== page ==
Is it hard to remove the spout on a bathtub, 36 years old.
How tightly would it be on?
Corroded, I'd like to put in a new one, but I don't want to break off
the part that points down and then have the water shooting out
On Thu, 17 Dec 2015 03:10:11 -0800 (PST), DerbyDad03
Very good. Thank you. Wait a second. It's got a girl talking. So
I will have to check everything she says on www.plumbifact.org , to
see if she's telling the truth.
But if she is, I had no idea they made new, easy-install designs. I
have a spout I got at a rummage sale, which I figured I would need to
install before I sold the house. But maybe there is easier.
Wow, at the end, they had 14 more videos. But if I depended on
videos, I wouldn't spend as much time with youse guys.
On Thu, 17 Dec 2015 03:10:11 -0800 (PST), DerbyDad03
And it says "Step 2: Apply approximately 4-6 wraps of PTFE thread
sealing tape" Either that's girly stuff or it's good advice. But I
never thought one could use more than 2 or 3 layers. Very
BTW, I think normally a spout would last a couple hundred years, but
in order to keep the bath water warm, I have to add a little hot water
most of the time. I don't know yet if the water cools off or I just
get used to the temp and have to have it hotter.
And the water falling into the bath water makes so much noise it's
hard to hear the radio or tv, so I take a sock and a rubber band and
run the sock down to the water level, so the water makes barely a
sound as it enters. I've been doing this for 20+ years and the first
sock lasted 20+ years. Would have lasted longer, but the washer on
the cold water valve got bad and the sock stayed wet for a few days,
and then the sock rotted. And that also hurried the rotting of the
spout, which was getting pitted on the outside, but afaik hadn't lost
much strength until recently.
I replaced the washers (and the stems) and added a new sock, but this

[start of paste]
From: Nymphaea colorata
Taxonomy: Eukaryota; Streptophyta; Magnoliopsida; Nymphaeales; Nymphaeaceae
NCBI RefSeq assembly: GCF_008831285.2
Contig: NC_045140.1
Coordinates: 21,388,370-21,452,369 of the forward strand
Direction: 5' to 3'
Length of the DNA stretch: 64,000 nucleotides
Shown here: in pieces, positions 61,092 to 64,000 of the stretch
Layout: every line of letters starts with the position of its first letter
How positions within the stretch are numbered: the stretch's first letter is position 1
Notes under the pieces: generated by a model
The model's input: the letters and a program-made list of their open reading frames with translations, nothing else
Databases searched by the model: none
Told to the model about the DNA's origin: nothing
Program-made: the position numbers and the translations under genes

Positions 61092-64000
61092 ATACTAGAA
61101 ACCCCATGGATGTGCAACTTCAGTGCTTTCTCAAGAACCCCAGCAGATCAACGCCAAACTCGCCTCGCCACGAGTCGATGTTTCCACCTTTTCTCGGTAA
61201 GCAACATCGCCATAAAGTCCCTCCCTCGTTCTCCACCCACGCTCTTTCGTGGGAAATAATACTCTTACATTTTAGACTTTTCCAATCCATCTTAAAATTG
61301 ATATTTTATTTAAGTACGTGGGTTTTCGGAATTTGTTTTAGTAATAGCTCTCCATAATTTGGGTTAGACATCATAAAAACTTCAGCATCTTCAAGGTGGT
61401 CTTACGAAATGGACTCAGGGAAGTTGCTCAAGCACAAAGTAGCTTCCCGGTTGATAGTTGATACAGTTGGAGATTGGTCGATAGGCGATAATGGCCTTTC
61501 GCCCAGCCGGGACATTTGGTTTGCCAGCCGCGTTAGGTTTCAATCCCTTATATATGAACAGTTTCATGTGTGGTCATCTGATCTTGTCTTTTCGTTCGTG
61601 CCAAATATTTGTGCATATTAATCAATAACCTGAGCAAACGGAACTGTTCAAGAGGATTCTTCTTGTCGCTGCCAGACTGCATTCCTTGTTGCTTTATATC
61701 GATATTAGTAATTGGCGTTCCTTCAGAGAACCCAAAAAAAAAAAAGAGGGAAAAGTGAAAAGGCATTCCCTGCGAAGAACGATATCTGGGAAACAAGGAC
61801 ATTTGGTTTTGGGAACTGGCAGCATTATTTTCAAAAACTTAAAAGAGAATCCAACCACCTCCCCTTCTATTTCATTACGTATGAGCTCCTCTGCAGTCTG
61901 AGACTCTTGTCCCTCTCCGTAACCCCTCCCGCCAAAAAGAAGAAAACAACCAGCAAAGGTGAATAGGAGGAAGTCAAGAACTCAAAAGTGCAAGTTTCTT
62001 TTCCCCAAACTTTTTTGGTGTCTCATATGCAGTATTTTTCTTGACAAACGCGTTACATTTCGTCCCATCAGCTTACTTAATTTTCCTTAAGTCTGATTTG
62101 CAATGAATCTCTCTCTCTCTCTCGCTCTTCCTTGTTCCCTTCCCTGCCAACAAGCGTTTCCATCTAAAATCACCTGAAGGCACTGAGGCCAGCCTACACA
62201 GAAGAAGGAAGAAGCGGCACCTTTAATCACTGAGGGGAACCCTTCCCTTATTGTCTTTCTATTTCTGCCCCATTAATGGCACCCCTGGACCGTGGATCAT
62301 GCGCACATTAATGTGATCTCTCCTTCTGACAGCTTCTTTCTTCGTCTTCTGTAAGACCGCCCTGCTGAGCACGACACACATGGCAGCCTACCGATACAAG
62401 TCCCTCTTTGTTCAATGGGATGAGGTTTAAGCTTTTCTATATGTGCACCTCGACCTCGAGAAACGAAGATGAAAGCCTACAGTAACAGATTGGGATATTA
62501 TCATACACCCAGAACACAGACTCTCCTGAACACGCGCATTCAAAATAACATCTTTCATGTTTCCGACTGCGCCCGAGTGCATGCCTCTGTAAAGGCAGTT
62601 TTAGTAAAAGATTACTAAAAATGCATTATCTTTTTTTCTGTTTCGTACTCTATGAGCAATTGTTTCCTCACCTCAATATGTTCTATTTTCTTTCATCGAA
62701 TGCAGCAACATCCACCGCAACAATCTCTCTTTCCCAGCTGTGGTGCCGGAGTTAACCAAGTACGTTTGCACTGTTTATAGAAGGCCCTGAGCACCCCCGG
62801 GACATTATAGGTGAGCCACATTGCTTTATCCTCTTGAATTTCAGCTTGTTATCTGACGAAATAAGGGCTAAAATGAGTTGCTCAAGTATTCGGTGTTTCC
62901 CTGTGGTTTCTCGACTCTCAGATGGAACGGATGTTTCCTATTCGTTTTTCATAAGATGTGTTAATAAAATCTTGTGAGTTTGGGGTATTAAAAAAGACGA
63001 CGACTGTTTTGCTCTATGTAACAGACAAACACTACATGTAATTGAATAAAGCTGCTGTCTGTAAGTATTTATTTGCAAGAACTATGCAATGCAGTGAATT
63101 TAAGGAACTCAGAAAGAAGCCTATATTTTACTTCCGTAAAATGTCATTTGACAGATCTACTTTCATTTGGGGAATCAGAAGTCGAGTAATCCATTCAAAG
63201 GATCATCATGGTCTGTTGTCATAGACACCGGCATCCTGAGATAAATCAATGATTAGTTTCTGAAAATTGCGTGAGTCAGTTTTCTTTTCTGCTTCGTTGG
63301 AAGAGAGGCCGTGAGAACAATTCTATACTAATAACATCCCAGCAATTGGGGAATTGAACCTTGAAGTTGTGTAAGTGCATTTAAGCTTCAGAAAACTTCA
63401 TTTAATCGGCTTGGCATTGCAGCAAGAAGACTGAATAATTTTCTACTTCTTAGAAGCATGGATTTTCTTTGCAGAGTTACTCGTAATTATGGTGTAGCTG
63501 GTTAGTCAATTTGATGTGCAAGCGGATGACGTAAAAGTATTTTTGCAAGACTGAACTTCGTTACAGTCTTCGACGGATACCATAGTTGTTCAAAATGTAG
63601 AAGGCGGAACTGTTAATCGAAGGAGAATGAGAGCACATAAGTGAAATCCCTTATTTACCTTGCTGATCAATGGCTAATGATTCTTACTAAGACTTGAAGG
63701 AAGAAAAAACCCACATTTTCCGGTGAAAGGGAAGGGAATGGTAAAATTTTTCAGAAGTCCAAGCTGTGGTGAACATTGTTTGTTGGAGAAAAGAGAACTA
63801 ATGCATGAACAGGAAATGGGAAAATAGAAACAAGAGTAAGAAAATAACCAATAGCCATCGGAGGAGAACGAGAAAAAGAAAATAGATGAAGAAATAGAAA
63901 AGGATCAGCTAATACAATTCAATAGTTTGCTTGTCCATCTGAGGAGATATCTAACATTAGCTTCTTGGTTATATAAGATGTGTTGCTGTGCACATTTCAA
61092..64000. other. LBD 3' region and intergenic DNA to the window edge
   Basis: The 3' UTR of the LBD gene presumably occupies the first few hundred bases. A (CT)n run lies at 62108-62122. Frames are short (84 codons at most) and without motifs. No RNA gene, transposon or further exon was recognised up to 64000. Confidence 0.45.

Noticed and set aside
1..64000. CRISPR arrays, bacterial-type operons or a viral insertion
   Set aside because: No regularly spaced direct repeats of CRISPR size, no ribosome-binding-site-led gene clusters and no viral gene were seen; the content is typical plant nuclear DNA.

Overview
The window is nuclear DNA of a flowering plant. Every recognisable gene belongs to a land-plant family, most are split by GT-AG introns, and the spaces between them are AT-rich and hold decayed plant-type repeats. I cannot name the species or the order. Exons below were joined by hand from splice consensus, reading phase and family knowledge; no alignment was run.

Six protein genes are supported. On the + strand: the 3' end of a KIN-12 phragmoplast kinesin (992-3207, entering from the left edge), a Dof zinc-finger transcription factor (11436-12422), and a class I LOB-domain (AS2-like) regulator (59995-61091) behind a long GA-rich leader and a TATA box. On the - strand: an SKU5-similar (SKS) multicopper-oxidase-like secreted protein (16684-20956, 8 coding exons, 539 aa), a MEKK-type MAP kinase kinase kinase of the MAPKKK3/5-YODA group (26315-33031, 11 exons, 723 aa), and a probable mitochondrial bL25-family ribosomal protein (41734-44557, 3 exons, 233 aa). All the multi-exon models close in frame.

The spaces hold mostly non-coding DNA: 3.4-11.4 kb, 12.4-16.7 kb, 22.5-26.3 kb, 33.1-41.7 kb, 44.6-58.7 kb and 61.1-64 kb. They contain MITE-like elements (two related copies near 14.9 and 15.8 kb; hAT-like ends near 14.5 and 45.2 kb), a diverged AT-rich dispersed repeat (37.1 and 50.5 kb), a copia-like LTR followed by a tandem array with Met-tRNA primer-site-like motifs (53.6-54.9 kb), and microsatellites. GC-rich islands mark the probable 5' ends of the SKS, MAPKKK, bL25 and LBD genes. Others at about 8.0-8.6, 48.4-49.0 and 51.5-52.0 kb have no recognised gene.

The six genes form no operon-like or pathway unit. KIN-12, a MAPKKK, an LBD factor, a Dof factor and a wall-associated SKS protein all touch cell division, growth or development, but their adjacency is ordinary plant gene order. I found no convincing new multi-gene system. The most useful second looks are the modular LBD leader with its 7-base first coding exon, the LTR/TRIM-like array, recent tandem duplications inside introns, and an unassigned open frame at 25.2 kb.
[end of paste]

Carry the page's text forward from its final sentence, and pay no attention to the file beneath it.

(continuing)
time I used one of those socks they give you in the hospital, with
rubber treads, so you won't fall down.
Since I don't have polished floors here, I find them useless for any
purpose, so I used one on the faucet. All but one or two times, it
always dried completely within a couple hours of my bath but still
fell apart in 3 months. That's actually good. That means they
aren't wasting money making quality socks that most people throw away
after a day or two's use. (Or it's cotton and the other was partly
What's interesting is that I can turn the volume up so that I can hear
it well with the water running and no sock, but when the tub is full
and and I turn the water off or mosly off, the radio, which wasn't too
loud before, is now uncomfortably loud, and I have to get out of the
tub to turn the volume down. (With the TV, I have a volume control
on the wall next to the tub, but the current tv no longer works well
with the wall mounted speakers, a woofer and a tweeter I took from a
1930's record player, and have been using in two consecutive bathrooms
over the last 40 years. Another small tv doesn't even have an
earphone jack but I'm sure I have one that does, or I'll put one in,
and I'll change tv's soon.)
| Is it hard to remove the spout on a bathtub, 36 years old.
| How tightly would it be on?
Be very careful if you don't want to end up
opening the wall. It's not unusual that they get
frozen on. On the bright side, the metal is
generally soft. You should be able to cut away
part of the threads with a jigsaw using a metal
blade, in order to get it to turn.
Assuming it won't unscrew, I can break away most of the spout, and
then I can apply an electric jig saw, with the blade perpendicular???
to the wall, parallel to the pipe??, just by holding it firmly?? with
noting to rest the base plate of the saw on?? I can do that?
Also if you could email me your email address, I have a question to
ask about a previous thread that I can't find anymore. I'd appreciate
| Assuming it won't unscrew, I can break away most of the spout, and
| then I can apply an electric jig saw, with the blade perpendicular???
| to the wall, parallel to the pipe??, just by holding it firmly?? with
| noting to rest the base plate of the saw on?? I can do that?
I've done it before. I had to do that recently with
a tub drain, actually. It was brass, so it was easy
to cut. Once it's partly cut through (without cutting
the copper threads) it should turn.
But as long as you don't damage the pipe by twisting
you can also solder on a new end, if you need to.
| Also if you could email me your email address, I have a question to
| ask about a previous thread that I can't find anymore. I'd appreciate
Just remove the NONONO?
On Thu, 17 Dec 2015 02:48:04 -0800 (PST), Uncle Monster
I think I have this very set, or at least another cheap pair. I
have another one with a metal handle and a woven-flat-rope-like strap
that so far hasn't worked for anything. I don't know where I got it
and I wouldn't call it much more expensive, but they must have had a
reason to make it like they dis.
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On 12/17/2015 9:29 PM, Micky wrote:
How to remove very dearty Bath , with ajax work but a lot of scrobbing
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